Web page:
*I must have been annoying as fuck as a kid, beause I simply didn't understand how other people couldn't grasp concepts that seemed so simple.
bloodyrosemccoy: (ABCDEF Cookie Monster)
It is Day Camp Week at the Space Place! Oh, god, kill me now.

A few observations:

1. I have very little patience for rowdy third-grade boys. This might be unfair to them, but at least it makes me consistent, since I really had no use for rowdy third-grade boys back in third grade. I was the kid furiously wishing these other little fuckers would just settle the hell down so we could get some learning done or, ideally, so I could read my damn book in peace. Jeezus, school was exhausting.

2. Earnest nerd kids, though, are my favorite. The whip-smart ones who want to tell you all about X-TREME SPACE! or announce that their favorite planet is an exoplanet just make me all warm and fuzzy inside.

3. When I was a kid, I dreaded those scavenger hunt worksheets they sometimes gave you on field trips. They were a painful, anxiety-laced way to learn things. Now that I am older and wiser and able to observe younger kids, I can tell you that they still seem massively inefficient. The aforementioned rowdy kids are too busy hollering fart jokes at each other* to even pay attention to the exhibits, and the neurotic nerds get so hung up on filling out the sheet correctly that they miss the parts of the trip they'd otherwise find enthralling and thus secretly educational.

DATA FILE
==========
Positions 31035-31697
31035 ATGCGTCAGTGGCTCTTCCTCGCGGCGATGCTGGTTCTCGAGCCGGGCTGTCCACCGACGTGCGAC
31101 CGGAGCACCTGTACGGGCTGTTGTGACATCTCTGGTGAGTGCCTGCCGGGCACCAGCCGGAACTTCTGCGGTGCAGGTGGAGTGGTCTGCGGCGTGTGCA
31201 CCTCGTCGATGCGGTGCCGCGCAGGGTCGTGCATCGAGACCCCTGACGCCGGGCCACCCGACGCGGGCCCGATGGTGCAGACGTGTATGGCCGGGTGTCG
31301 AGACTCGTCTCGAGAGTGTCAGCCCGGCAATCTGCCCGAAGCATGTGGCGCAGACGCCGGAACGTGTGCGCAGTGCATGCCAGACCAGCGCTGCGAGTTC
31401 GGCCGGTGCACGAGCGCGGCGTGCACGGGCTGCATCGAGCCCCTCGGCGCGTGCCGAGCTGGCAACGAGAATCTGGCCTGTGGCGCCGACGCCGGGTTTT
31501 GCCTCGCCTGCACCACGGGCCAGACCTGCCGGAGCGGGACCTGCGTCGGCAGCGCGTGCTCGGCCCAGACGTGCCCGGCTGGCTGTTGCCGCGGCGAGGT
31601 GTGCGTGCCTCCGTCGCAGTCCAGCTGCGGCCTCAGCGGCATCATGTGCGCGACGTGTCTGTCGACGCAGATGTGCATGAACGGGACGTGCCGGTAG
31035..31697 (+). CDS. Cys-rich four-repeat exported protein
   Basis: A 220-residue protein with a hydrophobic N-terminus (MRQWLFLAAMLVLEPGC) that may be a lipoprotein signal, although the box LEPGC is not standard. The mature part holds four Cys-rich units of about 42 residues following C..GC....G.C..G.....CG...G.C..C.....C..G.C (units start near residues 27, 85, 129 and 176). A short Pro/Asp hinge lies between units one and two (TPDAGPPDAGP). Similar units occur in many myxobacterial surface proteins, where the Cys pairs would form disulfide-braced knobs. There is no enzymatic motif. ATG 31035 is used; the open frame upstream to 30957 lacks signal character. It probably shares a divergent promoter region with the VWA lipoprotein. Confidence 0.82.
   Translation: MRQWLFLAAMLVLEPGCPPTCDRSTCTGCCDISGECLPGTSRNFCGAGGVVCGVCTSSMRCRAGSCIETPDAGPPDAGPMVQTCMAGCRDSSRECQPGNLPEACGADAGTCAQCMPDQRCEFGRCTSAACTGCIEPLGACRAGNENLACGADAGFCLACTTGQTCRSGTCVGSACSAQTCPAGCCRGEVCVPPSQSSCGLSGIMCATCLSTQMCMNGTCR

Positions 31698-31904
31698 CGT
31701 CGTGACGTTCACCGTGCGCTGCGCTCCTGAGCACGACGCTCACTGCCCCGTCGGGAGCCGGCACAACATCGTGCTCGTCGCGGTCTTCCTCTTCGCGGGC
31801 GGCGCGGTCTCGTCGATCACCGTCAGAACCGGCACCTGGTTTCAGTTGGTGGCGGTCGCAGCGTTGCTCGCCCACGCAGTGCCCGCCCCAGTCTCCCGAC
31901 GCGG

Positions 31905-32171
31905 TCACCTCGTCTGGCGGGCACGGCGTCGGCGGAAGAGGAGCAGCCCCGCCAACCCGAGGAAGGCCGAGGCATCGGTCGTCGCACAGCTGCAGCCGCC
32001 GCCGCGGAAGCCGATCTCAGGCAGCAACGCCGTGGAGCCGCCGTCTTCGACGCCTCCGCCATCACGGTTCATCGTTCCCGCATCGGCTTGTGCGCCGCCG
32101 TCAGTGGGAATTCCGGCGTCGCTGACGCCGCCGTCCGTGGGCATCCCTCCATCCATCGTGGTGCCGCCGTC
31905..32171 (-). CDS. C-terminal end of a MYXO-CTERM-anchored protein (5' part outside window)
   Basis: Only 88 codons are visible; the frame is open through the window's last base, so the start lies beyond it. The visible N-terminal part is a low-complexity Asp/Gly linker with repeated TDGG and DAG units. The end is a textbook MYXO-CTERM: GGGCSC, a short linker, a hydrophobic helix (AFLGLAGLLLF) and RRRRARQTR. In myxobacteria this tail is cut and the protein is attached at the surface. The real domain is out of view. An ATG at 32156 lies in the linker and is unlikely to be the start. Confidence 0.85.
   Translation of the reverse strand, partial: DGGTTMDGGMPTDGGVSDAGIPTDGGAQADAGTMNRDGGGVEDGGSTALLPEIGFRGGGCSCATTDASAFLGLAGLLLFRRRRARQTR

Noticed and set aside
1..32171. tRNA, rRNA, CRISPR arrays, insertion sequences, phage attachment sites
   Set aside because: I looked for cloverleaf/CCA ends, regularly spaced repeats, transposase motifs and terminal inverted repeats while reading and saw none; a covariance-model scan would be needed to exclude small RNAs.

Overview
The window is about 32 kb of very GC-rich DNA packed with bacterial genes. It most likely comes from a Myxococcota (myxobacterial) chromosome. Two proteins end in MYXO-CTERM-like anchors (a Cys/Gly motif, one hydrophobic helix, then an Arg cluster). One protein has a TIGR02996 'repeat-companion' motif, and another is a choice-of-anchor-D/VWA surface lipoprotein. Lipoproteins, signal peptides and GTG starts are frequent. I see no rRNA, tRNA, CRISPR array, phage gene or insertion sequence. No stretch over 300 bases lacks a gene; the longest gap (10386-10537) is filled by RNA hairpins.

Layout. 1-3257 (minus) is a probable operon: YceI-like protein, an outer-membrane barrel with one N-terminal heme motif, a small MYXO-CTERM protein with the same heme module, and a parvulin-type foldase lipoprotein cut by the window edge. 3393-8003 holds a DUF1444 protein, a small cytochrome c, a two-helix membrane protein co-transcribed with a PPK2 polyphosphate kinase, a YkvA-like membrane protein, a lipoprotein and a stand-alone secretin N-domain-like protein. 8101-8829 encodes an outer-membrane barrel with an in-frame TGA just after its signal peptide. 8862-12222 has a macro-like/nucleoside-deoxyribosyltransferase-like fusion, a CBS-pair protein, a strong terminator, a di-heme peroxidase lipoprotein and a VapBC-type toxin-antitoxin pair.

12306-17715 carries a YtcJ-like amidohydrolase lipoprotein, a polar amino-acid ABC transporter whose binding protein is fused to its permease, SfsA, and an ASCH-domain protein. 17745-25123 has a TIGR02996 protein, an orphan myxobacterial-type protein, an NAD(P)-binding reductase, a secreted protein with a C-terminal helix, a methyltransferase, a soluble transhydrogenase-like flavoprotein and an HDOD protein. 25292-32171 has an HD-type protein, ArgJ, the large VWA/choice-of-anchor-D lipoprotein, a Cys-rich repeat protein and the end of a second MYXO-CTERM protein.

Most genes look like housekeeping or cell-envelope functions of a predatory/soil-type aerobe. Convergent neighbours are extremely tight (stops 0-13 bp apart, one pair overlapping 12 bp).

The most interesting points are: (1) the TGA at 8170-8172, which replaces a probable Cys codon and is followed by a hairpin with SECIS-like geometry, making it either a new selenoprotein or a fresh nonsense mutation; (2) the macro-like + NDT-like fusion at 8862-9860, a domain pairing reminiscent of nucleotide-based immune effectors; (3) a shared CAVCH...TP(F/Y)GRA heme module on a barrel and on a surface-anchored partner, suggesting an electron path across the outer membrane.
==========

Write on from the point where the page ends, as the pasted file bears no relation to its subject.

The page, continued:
It did kill 20 minutes, though.

4. There's a nice teenage volunteer helping with the day camp. She has decided that we're friends. So she sits next to me, deep inside my personal space bubble, preferably at about my four o'clock. When I try to move--say, get up to get a drink of water and sit back down in a chair farther away from her, she immediately comes over and sits next to me in the new location. I think I'm managing to be nice, though I'm not sure. I have managed not to side kick her in the pelvis upon catching her over my shoulder AGAIN, so that's something.

5. Why the fuck does Pluto appeal so much to kids? These little bastards were still in diapers when it got reclassified as a dwarf planet, and yet they still say it's their favorite planet and that it's getting a bum rap. I always thought it was a space rock far less interesting than, say, Mars or Neptune, but kids seem to really identify with it or something.